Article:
What are your computer backup solutions?

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cikame

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For a while i've used an internal HDD hot swap slot on my computer case to make backups, i have just over 1TB of data to backup which i usually get done in about 2 hours while i go off and do other stuff.
I'm about to get a new computer and will unfortunately lose the hot swap slot, so i've been experimenting with an external drive which at the moment is going to take more than 1 day to finish, which needless to say is unrealistic.
I've changed the policies to favour performance, and it starts very fast but gets very slow over time probably due to the large number of folders i'm trying to backup, i guess the answer would be to back it up in smaller chunks but that sounds rather tedious, i may be forced to open it up and insert the internal drive every time i want to backup unless there's another solution.
Why is this still a problem in 2019?

Do any of you use backup programs? Do they do a good job of keeping the process fast? Is there another solution that i am unaware of?
I don't have enough data to require a NAS.

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whitegreyblack

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#2  Edited By whitegreyblack

You might want to look into a USB HDD dock.

I used to backup to an older Dlink 323 NAS (2 HDDs) but I'm retiring that and am now using a USB 3.0 NexStar TX hard drive dock which allows me to connect any 2.5" or 3.5" HDD to my computer through USB. I like this dock because it seems to have fast transfer speeds and allows me to use any HDD I want. (I only use this solution for a once per month backup so I don't know if it will suit your needs is you want a continuous backup)

However, the easiest solution I'd mention for continuous backups is cloud storage (and I'd always suggest one off-site backup to supplement your local backup solutions). I use Backblaze as my cloud backup solution. It's set and forget, which is pretty nice. I have 3 HDDs in my system that are backed up and I store a total of about 2.5TB.

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csl316

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#3 csl316  Online

My backup solution was having my laptop of 7 years die, then going 6 months without a laptop and managing to recover the hard drives then.

Then realizing most of my files were useless and reformatting one of the drives as an external for my Xbox.

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Ry_Ry

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#4 Ry_Ry  Online

Saying fuck it and letting Google/Apple/Amazon backup my photos and a handful of documents.

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conmulligan

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I'm self-employed and paranoid about losing work, so I've become really anal about backing stuff up. I use Time Machine with a local Time Capsule for hourly and daily backups, Backblaze for remote backups, and push all my work to remote Git repositories (usually Github). Until recently I also synced all my documents with iCloud Drive but that shit's buggy as hell so I turned it off.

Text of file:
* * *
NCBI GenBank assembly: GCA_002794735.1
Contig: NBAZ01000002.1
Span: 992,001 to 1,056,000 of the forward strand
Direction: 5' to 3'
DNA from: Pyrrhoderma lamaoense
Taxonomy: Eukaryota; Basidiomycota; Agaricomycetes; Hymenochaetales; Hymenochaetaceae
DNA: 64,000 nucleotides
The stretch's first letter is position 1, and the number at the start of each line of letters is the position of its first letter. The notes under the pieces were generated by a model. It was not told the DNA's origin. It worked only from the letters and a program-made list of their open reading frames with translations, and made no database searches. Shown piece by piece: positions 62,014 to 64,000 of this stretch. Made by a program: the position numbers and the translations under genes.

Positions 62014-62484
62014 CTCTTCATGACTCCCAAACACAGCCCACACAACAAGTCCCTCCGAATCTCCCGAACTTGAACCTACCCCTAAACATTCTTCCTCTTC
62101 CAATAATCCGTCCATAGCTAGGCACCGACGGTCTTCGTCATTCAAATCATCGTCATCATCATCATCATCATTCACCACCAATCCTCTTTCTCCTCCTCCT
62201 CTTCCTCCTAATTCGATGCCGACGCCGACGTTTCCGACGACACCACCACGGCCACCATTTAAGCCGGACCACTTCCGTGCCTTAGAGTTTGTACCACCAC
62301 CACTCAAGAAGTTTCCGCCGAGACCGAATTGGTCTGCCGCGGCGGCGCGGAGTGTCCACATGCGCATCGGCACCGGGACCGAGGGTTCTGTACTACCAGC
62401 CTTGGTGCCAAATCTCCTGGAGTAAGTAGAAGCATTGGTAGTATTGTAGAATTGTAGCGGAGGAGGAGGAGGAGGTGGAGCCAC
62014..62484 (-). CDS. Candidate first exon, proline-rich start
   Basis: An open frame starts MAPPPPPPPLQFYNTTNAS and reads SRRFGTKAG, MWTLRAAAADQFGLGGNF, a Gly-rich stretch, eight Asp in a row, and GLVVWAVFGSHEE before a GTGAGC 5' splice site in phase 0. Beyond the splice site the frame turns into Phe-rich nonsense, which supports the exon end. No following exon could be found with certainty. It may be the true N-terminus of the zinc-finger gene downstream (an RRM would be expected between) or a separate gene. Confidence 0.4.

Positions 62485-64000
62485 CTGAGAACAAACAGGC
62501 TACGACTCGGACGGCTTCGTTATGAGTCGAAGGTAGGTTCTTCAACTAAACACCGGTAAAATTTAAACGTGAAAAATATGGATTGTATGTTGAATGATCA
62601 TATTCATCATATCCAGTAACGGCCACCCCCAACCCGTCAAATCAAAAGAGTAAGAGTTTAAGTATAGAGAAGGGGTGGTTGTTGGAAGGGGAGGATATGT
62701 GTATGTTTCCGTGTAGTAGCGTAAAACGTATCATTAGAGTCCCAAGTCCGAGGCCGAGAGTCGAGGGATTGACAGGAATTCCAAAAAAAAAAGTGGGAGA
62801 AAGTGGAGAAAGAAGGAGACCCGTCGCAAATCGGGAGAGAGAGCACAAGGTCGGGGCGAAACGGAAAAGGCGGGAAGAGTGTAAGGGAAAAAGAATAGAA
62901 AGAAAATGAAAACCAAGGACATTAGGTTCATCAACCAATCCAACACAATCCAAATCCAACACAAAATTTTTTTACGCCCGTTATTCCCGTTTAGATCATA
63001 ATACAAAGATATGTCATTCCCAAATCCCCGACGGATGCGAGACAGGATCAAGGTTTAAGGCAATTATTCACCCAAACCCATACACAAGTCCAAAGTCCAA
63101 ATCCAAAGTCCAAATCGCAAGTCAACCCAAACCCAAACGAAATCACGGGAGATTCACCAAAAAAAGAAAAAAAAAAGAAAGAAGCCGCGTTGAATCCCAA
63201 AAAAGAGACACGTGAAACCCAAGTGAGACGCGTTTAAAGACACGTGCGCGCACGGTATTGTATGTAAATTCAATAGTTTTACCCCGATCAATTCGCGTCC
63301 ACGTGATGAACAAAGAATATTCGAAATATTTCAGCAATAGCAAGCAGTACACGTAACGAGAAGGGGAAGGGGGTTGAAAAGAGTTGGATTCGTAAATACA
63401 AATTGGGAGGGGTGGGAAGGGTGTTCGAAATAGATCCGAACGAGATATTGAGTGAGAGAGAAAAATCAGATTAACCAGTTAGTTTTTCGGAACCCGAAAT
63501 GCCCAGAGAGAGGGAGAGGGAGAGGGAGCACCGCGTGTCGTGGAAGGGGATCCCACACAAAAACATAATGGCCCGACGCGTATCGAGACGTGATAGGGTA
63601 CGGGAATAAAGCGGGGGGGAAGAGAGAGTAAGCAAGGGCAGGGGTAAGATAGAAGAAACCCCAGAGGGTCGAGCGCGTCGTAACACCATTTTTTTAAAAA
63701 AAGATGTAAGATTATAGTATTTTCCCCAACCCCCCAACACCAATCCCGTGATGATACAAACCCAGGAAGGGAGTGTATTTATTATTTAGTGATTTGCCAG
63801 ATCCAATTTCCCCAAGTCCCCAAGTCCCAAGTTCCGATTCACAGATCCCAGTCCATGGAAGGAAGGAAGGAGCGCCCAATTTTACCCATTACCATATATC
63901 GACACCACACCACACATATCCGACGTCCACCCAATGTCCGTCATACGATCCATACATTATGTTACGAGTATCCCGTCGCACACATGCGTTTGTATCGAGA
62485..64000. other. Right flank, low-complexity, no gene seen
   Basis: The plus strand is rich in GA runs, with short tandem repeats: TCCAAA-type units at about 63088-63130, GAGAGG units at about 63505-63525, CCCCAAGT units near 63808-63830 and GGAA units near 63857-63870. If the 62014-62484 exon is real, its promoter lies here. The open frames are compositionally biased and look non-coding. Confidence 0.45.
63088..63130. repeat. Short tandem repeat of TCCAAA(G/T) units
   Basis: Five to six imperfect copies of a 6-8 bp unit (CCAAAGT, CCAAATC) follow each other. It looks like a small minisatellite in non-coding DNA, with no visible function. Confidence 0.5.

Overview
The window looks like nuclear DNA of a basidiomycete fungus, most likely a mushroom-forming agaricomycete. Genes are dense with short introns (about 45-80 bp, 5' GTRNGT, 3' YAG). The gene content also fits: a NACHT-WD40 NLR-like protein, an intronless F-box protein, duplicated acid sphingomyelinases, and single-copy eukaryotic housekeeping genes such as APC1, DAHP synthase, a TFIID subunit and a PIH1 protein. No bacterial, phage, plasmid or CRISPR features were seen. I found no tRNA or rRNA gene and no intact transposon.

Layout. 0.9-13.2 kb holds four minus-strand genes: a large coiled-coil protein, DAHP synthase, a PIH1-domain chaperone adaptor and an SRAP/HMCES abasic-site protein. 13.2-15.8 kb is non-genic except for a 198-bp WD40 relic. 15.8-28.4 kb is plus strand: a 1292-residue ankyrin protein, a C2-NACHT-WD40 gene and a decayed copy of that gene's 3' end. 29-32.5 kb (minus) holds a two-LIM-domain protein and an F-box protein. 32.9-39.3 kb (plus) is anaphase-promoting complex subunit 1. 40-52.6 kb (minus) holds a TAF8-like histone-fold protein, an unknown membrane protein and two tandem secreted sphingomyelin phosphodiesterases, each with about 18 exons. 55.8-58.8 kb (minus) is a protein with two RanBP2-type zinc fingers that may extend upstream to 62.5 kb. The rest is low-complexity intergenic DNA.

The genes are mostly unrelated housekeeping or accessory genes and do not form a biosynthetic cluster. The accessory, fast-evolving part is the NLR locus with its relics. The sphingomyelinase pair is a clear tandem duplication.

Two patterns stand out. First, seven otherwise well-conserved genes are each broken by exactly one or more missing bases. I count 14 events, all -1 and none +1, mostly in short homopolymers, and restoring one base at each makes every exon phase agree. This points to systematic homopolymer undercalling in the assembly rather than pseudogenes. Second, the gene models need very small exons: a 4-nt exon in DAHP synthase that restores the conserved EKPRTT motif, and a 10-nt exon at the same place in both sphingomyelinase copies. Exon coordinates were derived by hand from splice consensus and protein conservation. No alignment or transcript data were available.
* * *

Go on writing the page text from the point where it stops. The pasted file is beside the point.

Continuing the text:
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cikame

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Unfortunately i live in the UK and have an upload speed of about 1mbps, so it would take 3+ months to upload everything i want to backup to an online service, during which i wouldn't be able to functionally use the internet.

@whitegreyblack: I was unaware of USB HDD docks, but i wonder if i would run into the same issues that i am with an external drive since it isn't a direct SATA connection, might be worth a try.

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whitegreyblack

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Luckily many USB HDD docks I have found are quite inexpensive, so it's not a very pricey experiment to try out should you want to check it out. Best of luck!

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nutter

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@skullpanda1: “Fuck it, most of my shit ain’t so precious” is the right answer for 99% of my files.

I use services like Amazon for most of it. Some of it will just die with the media it’s on. A very small number of important documents are properly backed-up and maintained privately.

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NexivSelecaf

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I'll eventually buy a Synology NAS and another 8TB drive.

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Gundato

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QNAP NAS and I encrypt certain directories to cloud storage for pennies a year. Just got a two bay since I am not too worried about drive failure due to the cloud portion.

I like that I get the full dropbox/spideroak experience in that I can sync random folders between computers and laptops while still being in 100% control of my files and having everything written to a hard drive in my closet. And if the entire town burns down I can easily just grab that NAS and have all my meaningful files thrown in the trunk of my car. And if I don't notice the flames until it is too late because I was watching A Knight's Tale I can flee and know that the important bits still exist anyway.